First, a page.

Stoke & Staffordshire

River Trent cyanide leak impact 'less than feared'

Environment Agency officers at the River Trent
Image caption An investigation into what happened is still being carried out

The long-term impact of a cyanide and raw sewage leak into the River Trent is not as bad as was first feared, the Environment Agency has said.

Thousands of fish died along a 30-mile (48 km) stretch between Stoke-on-Trent and Yoxall last October as a result of the spillage.

The agency said restocking reduced the impact, and more invertebrates had survived than was first thought.

An investigation into what happened is still going on.

Red Industries Ltd, a waste company based in Burslem, Stoke-on-Trent, was banned from discharging industrial effluent into sewers immediately after the leak.

The firm said at the time that it voluntarily stopped before the suspension notice was served.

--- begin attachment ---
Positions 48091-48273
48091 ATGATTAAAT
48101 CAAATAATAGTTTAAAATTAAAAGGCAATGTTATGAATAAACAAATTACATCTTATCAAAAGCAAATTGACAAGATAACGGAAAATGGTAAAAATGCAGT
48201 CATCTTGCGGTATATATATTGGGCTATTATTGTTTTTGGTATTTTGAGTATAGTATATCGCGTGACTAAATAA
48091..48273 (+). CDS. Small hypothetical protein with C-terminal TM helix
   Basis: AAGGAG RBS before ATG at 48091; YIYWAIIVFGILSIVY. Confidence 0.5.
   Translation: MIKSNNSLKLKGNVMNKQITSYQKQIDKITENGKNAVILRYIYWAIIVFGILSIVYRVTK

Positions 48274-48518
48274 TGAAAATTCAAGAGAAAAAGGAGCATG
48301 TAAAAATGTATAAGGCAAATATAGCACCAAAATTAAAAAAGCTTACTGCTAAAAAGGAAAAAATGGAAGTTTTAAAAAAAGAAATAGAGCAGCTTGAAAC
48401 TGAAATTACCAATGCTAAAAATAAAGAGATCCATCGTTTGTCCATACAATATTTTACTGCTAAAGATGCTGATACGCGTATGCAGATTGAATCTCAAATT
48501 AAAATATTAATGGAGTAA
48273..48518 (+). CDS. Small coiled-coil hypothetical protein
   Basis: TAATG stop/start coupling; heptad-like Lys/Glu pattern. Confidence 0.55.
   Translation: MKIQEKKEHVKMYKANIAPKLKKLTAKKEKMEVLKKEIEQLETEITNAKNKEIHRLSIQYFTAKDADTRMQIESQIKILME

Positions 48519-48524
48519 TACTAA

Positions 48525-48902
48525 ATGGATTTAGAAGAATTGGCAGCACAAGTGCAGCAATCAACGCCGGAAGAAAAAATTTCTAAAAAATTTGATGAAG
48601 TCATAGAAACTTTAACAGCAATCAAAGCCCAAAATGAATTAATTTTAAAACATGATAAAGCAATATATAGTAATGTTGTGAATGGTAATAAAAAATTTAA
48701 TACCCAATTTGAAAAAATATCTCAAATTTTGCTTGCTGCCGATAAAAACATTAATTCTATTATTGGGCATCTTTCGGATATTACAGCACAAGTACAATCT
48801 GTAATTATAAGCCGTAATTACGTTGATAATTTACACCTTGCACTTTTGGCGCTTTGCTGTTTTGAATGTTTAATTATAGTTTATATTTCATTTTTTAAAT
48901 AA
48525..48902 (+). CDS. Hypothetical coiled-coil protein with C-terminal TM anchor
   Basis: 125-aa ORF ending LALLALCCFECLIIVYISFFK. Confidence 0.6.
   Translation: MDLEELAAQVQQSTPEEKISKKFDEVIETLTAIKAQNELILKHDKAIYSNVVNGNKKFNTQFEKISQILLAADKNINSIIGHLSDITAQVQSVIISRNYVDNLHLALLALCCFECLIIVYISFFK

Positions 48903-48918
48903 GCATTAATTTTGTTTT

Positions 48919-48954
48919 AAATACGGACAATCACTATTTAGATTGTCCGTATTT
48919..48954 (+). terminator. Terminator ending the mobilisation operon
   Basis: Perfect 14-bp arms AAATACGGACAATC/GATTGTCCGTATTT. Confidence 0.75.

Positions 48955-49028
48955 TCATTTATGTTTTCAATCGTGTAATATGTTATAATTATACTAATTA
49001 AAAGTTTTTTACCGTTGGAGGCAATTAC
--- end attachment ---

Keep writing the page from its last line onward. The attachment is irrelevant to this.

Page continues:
Dave Low, from the Environment Agency, said his team had been monitoring the river for the past year.

"At the time of the incident we put oxygen in the river to try to help mitigate effects of the pollution.

"But we found that surveys indicated that invertebrate life there... weren't as badly affected as the fish, which was a good thing which gave us the opportunity to restock nearly 30,000 fish into the river.

"We'll be doing that again through the next year as well."

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